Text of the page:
11. Sam Winebaum

    antirabbit, while I said with volume costs can go down there are of course exceptions to the lighter is necessarily also cheaper. Just look at the millions of MacBook Air 2lb super thin laptops flying off the shelves. Almost double the price of a PC alternative. I just got one and it is fantastic. Like lighter shoes doing the same job as heavier shoes only better this faster computer has increased my productivity big time.

  12. Candice Burt

    That's just crazy high price for a minimal shoe. Looks great, but I wouldn't pay that for a shoe I need to replace every 1 or 2 months.

  13. Anonymous

    Finally Salomon gets the point there shoes are over built. Looks pretty cool however 200 dollars for a glorified racing flat??? Better start saving now!

  14. Morgan Williams

    Bryon, you know I am a regular Salomon user and a fan of their products.

    I have learnt that the S-Lab range of products take design and functionality to a new level.

    I've been running in S-Lab 3s since the end of May. A sign of the quality of the shoe is that I am still wearing them for all my runs here in the UK. After well over 500 miles there are some signs of wear but not much. The fit and comfort is exceptional. I'll likley have these on for leg 5 of Mr Clark's Bob Graham Round late tomorrow evening.

    I am also the proud owner of the Advanced Skin 12 set. The attention to detail in this is probably the best I have ever come across in any product designed for ultra running.

    It is clear to me at least that a huge amount of high quality design work goes into these S Lab products and for me that helps to explain the premium that Salomon charges.

    The Sense I must reserve judgment on until I put them on my feet and run in them. But the fact that they carry the S-Lab badge suggests to me that, as a minimum, they will have a combination of novel design features and excellent build quality.

  15. Brandon

    200 for a pair of running shoes is absolutely insane. I dont even care if its the shoe of the gods, i'm not spending that much. MT 110 please!

  16. Matt Lutz

    Great review, and I'll be curious how many Western States runners who are not sponsored by shoe companies adopt the Sense in the coming years.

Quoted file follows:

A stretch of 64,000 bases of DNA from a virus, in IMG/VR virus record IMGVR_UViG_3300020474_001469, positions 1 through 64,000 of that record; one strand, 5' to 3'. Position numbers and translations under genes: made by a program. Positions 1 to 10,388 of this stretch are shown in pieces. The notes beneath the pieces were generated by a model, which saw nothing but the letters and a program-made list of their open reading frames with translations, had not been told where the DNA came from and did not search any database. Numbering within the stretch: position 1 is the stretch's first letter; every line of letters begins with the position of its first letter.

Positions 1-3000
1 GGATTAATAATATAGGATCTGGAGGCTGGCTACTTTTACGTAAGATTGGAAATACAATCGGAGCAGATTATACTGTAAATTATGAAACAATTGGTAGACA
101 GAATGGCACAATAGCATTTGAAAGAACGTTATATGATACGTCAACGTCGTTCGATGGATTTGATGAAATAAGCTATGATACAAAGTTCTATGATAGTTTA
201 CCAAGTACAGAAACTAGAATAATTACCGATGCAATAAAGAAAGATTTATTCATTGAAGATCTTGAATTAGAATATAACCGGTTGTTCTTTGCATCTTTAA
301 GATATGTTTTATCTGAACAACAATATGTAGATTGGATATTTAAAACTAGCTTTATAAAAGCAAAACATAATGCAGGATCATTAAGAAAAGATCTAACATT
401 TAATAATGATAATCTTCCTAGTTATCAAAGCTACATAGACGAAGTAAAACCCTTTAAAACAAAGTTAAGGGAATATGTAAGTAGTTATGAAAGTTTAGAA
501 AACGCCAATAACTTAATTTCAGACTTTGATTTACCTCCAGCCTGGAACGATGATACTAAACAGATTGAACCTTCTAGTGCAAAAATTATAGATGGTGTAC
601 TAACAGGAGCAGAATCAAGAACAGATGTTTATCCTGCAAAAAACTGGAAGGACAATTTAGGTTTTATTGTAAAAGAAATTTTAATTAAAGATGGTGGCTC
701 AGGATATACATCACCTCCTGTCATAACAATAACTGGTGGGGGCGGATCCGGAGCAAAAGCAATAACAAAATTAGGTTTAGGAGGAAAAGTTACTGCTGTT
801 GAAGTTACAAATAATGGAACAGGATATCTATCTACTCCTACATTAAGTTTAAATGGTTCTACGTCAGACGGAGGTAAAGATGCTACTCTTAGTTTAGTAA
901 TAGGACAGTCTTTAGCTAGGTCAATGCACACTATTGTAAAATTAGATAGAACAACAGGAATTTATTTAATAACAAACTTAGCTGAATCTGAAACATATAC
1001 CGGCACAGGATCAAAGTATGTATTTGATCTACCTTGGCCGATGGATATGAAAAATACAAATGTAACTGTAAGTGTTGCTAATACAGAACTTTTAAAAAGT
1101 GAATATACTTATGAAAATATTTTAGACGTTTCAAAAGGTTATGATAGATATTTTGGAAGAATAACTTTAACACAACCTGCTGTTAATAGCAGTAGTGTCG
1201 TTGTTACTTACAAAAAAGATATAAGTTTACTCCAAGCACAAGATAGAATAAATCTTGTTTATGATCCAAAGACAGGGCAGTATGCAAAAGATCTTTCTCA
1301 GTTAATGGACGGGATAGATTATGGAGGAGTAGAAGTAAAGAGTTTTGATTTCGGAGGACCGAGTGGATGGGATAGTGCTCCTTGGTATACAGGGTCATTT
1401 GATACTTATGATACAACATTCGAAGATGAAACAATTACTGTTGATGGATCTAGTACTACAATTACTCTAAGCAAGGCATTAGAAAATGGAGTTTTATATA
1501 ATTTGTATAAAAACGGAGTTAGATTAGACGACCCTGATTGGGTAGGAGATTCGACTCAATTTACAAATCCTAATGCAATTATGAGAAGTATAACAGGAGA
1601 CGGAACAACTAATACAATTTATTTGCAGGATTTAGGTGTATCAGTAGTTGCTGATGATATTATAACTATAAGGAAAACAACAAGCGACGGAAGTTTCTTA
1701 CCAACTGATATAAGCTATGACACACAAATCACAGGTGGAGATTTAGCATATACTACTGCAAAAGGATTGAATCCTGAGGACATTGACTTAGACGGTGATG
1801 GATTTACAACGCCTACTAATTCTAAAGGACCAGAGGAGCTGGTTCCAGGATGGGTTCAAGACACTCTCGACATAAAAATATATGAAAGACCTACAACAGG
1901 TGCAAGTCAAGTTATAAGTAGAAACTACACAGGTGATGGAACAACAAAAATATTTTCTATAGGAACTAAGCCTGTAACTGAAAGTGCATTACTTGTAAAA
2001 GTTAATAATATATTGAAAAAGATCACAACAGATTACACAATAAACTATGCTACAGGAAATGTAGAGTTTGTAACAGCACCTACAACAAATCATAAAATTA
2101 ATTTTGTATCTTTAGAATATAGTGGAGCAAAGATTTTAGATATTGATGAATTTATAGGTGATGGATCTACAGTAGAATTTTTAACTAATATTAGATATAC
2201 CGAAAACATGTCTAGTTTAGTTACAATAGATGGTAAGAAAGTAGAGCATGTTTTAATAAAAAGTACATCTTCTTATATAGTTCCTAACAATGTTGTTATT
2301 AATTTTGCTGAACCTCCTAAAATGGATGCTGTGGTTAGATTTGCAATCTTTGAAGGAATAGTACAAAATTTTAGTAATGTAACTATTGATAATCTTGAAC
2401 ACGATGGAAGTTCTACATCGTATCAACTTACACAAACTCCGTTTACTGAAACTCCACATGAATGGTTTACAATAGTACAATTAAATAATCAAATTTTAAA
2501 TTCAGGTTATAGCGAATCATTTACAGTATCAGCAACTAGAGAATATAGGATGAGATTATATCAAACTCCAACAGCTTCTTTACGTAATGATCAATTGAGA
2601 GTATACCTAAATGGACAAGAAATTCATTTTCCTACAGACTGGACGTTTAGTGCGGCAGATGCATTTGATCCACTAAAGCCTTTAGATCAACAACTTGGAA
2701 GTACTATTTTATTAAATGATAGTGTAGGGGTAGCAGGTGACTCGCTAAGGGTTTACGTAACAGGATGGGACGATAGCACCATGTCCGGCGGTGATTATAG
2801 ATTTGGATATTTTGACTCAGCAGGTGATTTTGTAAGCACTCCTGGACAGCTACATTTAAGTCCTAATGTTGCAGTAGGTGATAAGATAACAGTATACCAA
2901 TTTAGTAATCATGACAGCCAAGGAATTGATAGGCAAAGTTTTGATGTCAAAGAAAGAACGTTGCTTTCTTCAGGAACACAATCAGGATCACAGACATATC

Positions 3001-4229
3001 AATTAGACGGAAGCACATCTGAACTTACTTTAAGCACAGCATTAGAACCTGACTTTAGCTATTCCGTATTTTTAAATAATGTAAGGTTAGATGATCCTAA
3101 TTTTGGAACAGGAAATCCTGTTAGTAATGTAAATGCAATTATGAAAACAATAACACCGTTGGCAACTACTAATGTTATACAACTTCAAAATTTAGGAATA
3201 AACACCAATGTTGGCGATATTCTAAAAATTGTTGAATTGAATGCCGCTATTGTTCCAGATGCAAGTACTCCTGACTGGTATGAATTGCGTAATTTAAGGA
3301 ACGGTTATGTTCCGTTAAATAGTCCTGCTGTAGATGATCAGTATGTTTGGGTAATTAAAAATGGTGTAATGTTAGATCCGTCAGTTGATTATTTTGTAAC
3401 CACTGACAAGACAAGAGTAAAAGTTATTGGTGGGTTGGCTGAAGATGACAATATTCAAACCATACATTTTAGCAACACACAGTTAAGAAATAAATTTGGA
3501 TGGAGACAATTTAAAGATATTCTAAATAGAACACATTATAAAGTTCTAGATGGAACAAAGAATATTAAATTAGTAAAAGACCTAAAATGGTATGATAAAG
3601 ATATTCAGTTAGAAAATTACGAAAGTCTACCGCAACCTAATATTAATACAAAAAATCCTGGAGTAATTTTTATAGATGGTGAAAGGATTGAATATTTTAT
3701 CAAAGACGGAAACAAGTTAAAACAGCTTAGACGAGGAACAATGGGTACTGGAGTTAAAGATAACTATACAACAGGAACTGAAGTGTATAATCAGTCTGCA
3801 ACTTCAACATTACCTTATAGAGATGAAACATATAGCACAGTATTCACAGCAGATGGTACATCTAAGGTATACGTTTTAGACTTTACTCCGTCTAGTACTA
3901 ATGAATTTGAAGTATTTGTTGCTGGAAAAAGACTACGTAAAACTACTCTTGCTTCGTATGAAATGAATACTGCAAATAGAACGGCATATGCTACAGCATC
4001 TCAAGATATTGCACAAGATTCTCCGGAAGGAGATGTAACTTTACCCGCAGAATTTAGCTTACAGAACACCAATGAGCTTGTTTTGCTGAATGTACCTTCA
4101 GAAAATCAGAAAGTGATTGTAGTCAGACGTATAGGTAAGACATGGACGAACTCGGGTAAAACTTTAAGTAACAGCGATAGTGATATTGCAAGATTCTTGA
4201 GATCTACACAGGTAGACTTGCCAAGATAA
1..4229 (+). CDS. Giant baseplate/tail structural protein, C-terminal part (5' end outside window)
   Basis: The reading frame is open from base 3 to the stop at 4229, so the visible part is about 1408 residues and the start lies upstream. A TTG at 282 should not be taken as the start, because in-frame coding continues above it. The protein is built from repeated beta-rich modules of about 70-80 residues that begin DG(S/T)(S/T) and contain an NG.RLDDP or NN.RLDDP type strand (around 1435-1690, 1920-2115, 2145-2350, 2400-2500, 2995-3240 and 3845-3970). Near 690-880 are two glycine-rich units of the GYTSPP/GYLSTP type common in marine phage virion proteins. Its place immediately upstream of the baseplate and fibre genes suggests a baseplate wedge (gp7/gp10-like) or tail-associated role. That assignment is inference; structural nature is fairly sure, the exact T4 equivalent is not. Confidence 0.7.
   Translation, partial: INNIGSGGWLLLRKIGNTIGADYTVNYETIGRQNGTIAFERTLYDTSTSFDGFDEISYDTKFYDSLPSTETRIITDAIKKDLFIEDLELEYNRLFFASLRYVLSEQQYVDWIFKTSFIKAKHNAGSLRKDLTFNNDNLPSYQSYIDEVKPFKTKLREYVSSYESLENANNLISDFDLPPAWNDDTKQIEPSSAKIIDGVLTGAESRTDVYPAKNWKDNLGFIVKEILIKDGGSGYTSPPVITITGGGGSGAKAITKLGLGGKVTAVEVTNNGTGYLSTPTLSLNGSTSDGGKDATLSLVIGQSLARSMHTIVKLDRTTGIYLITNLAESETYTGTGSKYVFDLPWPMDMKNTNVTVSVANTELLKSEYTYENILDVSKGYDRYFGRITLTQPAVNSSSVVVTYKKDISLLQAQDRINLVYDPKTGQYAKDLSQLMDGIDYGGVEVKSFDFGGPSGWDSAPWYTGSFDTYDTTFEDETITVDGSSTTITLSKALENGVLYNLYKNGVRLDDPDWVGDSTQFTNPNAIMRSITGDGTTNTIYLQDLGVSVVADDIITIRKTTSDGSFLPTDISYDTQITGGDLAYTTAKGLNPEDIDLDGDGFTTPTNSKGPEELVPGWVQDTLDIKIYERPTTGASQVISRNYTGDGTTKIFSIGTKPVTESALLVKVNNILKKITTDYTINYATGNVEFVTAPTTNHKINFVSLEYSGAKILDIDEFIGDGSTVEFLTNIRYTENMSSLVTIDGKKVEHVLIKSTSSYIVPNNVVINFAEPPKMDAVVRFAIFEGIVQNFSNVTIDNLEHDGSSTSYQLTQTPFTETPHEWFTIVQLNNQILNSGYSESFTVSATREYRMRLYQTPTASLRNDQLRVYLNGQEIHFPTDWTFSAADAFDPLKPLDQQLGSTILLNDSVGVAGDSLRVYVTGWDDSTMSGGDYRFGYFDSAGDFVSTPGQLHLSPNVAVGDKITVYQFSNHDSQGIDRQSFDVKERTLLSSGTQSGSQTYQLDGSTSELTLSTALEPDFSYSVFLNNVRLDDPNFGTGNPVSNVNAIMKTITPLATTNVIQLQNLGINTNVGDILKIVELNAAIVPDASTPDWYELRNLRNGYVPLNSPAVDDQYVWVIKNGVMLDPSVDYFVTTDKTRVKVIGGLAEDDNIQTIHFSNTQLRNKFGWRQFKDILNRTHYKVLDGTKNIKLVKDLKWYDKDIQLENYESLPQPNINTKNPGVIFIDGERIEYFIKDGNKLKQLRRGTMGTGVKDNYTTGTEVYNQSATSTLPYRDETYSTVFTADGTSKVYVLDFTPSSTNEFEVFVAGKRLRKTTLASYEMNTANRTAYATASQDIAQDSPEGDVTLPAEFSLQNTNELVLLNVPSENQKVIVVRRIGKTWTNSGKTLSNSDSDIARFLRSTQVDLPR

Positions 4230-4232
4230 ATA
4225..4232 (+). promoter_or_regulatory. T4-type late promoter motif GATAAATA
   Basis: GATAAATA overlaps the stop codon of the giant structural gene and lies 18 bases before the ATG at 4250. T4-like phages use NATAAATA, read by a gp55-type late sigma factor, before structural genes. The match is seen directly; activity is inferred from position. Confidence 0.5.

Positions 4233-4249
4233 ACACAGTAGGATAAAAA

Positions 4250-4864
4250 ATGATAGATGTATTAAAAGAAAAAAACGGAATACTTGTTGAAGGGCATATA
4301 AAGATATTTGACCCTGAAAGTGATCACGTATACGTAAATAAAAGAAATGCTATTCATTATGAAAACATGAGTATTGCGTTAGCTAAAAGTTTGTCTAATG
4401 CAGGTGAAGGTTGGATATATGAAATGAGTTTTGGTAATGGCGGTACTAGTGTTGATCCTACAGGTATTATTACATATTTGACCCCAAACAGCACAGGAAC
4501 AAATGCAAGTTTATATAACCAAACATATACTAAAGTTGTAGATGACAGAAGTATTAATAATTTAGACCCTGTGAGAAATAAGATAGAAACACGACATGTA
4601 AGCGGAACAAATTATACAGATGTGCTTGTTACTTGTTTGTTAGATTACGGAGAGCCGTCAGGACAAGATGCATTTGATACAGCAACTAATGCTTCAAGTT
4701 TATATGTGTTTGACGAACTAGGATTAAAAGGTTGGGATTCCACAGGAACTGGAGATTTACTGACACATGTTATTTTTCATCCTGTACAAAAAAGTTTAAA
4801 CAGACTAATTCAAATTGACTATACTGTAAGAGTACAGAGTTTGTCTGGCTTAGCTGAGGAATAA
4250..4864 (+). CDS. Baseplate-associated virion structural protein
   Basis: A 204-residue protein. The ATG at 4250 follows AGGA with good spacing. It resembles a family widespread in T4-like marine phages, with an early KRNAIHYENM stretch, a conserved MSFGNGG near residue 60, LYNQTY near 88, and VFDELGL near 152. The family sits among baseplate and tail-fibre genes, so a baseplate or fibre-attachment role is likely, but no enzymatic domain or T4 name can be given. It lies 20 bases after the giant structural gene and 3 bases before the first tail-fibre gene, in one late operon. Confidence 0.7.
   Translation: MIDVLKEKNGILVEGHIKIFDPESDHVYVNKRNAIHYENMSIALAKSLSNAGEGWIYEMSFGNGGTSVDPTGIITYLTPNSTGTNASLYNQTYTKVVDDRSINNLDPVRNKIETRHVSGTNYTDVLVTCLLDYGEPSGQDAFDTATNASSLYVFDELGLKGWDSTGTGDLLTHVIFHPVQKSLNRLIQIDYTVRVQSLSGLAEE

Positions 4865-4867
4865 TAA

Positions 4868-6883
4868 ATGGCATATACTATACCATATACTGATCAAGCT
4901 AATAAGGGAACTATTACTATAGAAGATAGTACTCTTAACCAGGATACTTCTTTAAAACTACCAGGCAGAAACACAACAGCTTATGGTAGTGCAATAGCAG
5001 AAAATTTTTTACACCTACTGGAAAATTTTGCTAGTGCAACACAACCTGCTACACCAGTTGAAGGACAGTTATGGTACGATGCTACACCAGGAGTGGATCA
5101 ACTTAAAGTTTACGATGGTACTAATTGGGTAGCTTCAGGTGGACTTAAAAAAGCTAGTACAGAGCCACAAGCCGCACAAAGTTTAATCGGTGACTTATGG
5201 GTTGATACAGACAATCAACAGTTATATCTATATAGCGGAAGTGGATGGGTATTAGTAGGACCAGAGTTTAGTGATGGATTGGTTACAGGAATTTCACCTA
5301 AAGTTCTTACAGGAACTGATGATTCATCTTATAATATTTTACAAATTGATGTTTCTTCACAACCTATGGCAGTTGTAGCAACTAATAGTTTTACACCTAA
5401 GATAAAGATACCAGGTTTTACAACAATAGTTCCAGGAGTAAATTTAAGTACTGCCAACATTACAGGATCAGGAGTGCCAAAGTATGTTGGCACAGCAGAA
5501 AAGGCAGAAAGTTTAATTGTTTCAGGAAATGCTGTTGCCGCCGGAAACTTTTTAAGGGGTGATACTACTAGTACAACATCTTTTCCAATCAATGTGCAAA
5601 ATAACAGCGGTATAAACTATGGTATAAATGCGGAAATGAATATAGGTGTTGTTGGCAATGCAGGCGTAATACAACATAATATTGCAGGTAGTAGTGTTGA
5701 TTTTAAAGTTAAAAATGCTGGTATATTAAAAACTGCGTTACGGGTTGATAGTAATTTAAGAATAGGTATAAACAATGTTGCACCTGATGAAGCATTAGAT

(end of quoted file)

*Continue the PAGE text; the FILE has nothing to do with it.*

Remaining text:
When I first read this, I wasn't surprised that Salomon build KJ personalized shoes – I knew that from reading earlier posts about their S-Lab. What floors me is that they made KJ a personalized shoe for a specific course and a specific distance. It's a specialized product, not unlike the Claw and Wing-type shoes as described in RFP, but also not like them because the Sense is so specialized. Although the Sense is a fine shoe for all general trail-running intents and purposes – and every other shoe on the market is similarly designed to appeal in a general, broad manner – that is not what it was designed for and that makes it unique.

    I'm in the boat of alot of folks re: cost. It is a lot, but you get what you pay for. R&D isn't cheap, and neither are high-end, specialized products that come into production only after a long R&D phase. Take the New Balance MT10s – they went through ~15 prototypes before finalizing the shoe, and that was more prototypes than they had done with any other piece of footwear. Same concept, even if its $100 price isn't anywhere near the Sense's tag.

  17. Obes

    I saw Kilian running in these in South Africa earlier this year. They look great. I am happy to see a shoe with a bit less rubber under it. I love all Salomon products, but have found that some of the XT wings and even some of the older S-Labs have quite a big chunck of rubber. So, i am very eager to get some of these! As for spending $200 on a pair, well, sure thats a lot, but my experience with Salomon, it will be well worth it for the quality. Hey, in a 100 miler, who complains about spending a bit more on your shoes?

    Nice Salomon. Keep it up.

  18. Tom B

    You mention Killian wanted the extra protection and thus the 4mm drop. What prevents companies from making a cushiony, protected zero-drop?

    1. Bryon Powell

      Folks are making such shoes. I heard "protection" third-hand. Even if he's like Dominic Grossman in this thread, Anton Krupicka, Erik Skaggs, or a host of others, it's simply nice to have 4 or so mm of drop after late in a race… that might vary from mile 40 to mile 80 depending on the athlete. Take the term roughly… protection/insurance/substance/whatever rather than as a technical term reserved for push through protection from rocks and roots. :-)

    2. Ryan Holler

      Stay tuned. Zero to 4mm drop has become integral to "minimalist" products, most of which is relatively new to the market. So most companies are still fine-tuning——in both technology and marketing——with only 1st and 2nd generation product. These companies still sell LOTS of shoes in their long-established product lines with thicker midsoles (which I'm assuming you're referring to as "cushy") and the modern 2/1 drop ratio. While some road shoe brands are lowering the heel gradually in updates of these long-running product lines, not all brands are capable or willing to develop wholly new midsole setups so soon after their first entry to the minimalist market. But, you will start seeing beefier low-drop products trickling in though. Anton mentioned on Ultrarunner Podcast a couple weeks ago that NB will be launching the MT1010 (yes, ten-ten) in the next year or so, which, with a 4mm drop and a beefier midsole, is a more substantial interpretation of the idea behind the MT110 launching this February.